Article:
Category: Family Survival

“The leading cause of death . . .”

In 2020 firearms overtook car crashes as the leading cause of death for children.
One line heads down, the other up. They cross. What’s what?

We’ve said before, awareness is a big part of being prepared. I think the information on this chart is something we all need to be aware of. Haven’t figured it out yet? Some hints:

  • The lines reflect facts about children in the U.S..
  • They trace causes of death from two sources.
  • They show the new (since 2020) leading cause of death for children.

Those should be the clues you need! But to make it very clear: The purple line shows deaths of children (ages 1-19) over the past 20 years from automobile accidents. (Measured in deaths per 100,000 children).
The green line shows deaths of children 1-19 over the past 20 years from gun violence. (Again, measured in deaths per 100,000 children.)

In 2020, for the first time, firearms surpassed car accidents as the number one killer of kids in the U.S.

Of course, you may immediately question this data. Why doesn’t it include info for the past two years? What role did parents play in these deaths? How many gun deaths were accidents, homicide, suicide? Etc., etc. Where do other causes, like cancer, fit into this chart? If you’re interested in more detail, see my remarks and links at the bottom of the page.

To start with, let’s just consider the purple line killer.

The number of cars in the U.S. has continued to creep pretty steadily upward to around 276 million in 2020. More and more cars. More accidents, too. But the proportion of children dying in auto accidents has come pretty steadily down.

If I were to give you 60 seconds to come up with why, I am sure you’d say something like:

  • Roadways are safer than ever: striping, passing lanes, barriers, signage, etc.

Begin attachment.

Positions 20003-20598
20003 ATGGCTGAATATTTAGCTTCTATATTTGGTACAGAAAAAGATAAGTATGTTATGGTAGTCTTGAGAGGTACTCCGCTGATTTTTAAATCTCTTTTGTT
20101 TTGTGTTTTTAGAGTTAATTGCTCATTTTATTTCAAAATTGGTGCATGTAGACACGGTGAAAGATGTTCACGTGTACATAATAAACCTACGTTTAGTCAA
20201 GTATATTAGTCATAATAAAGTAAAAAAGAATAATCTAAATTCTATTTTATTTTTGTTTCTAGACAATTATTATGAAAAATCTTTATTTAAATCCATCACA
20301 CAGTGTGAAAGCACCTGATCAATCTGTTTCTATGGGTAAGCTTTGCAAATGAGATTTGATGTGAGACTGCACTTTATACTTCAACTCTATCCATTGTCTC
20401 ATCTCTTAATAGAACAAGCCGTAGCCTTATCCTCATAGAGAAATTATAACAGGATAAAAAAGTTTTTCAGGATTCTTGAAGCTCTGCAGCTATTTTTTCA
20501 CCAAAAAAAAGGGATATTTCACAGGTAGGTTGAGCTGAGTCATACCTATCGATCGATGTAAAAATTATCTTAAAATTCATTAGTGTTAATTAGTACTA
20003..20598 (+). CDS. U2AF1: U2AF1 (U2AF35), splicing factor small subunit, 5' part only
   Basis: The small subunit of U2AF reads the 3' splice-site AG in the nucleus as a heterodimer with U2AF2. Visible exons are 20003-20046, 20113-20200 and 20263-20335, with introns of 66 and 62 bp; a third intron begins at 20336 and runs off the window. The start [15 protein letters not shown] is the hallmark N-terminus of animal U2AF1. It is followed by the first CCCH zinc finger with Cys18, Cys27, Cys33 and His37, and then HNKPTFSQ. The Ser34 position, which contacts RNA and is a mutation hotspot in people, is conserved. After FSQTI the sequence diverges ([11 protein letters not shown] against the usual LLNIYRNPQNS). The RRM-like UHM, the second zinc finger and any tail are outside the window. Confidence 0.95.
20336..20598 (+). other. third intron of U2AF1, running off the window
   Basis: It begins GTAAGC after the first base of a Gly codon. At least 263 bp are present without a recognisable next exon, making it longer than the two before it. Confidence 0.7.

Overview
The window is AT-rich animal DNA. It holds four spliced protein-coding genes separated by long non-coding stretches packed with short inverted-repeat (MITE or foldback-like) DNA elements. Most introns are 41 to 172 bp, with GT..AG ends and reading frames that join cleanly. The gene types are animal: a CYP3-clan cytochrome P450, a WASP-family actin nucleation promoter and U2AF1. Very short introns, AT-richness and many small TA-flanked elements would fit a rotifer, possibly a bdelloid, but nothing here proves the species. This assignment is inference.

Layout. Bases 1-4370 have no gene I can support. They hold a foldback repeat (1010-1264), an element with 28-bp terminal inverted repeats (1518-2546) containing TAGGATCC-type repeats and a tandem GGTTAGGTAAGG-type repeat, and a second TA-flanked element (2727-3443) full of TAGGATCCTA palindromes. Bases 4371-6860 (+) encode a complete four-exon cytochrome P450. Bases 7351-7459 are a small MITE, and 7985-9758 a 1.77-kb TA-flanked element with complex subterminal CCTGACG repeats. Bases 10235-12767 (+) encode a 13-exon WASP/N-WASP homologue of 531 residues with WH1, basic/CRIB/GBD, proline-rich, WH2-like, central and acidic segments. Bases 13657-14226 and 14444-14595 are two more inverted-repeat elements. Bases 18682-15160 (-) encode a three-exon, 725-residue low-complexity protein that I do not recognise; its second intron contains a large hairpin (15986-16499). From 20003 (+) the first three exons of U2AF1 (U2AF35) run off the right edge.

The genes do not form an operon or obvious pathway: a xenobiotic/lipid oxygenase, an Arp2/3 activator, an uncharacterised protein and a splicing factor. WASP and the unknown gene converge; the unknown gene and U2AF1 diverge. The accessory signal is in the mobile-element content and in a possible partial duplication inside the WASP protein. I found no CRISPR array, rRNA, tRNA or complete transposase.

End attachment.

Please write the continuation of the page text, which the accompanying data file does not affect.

• Cars themselves are safer: mirrors, seat belts, warnings, anti-lock braking, etc..
  • Driver behavior has been influenced by: licensing by age and type of vehicle, speed limits, DUI controls, etc.

O.K. I think we get what’s been going on with car safety.

Now let’s look at the green line killer in the chart.

The number of firearms has gone up just like the number of cars. (The rise is more dramatic, actually.) So why haven’t children’s deaths from guns gone down like they have for cars?

The answer is pretty obvious. No consistent improvements to gun safety. No consistent constraints on gun ownership and/or shooter behavior. I couldn’t even find two items to make a bullet list with!

Here at Emergency Plan Guide we’re interested in preparing for and managing or responding to emergencies – all kinds. We try to help people keep emergencies from turning into disasters.

Lately, as the leading cause of death, firearms have become a disaster if not a catastrophe for our children and their families.

What preparedness actions should we be taking against this threat? Which ones ARE you taking?

Your Emergency Plan Guide team

Disclaimer:  I am not an expert on car or gun safety. My Advisory is not meant to be a scientific report. But that doesn’t mean I wrote it off the top of my head.

I did a fair amount of research on everything mentioned here (and a lot on history and statistics I don’t mention). One thing I discovered . . easy data on both car and gun deaths is hard to come by. Below are some of the sources I found to be useful and I trust credible. But as you read them, or any articles on these topics, note the following:

  • Children” are defined differently in nearly every different report, whether produced by law enforcement, the insurance industry, government agencies, educators, etc. Be sure you are clear what’s being measured.
  • Deaths” are often sub-divided as to homicide, suicide, accidental and unknown. People dying may be killed by law enforcement, a family member, an acquaintance, or a stranger – and the statistics may or may not reflect the type of shooter.

Online sources I can suggest for automobile death statistics:

Sources on gun deaths and children:

And finally, a resource that I found truly compelling.

Research may provide you with statistics, but just as in the case of Paradise, another book I reviewed lately, what brings the issue alive are the stories of real people.  Not the people who died, but the people who lived.

children Under Fire, An American Crisis, John Woodrow Cox

I recommend to you this book by John Woodrow Cox. It came out just last year and is a finalist for the Pulitzer Prize.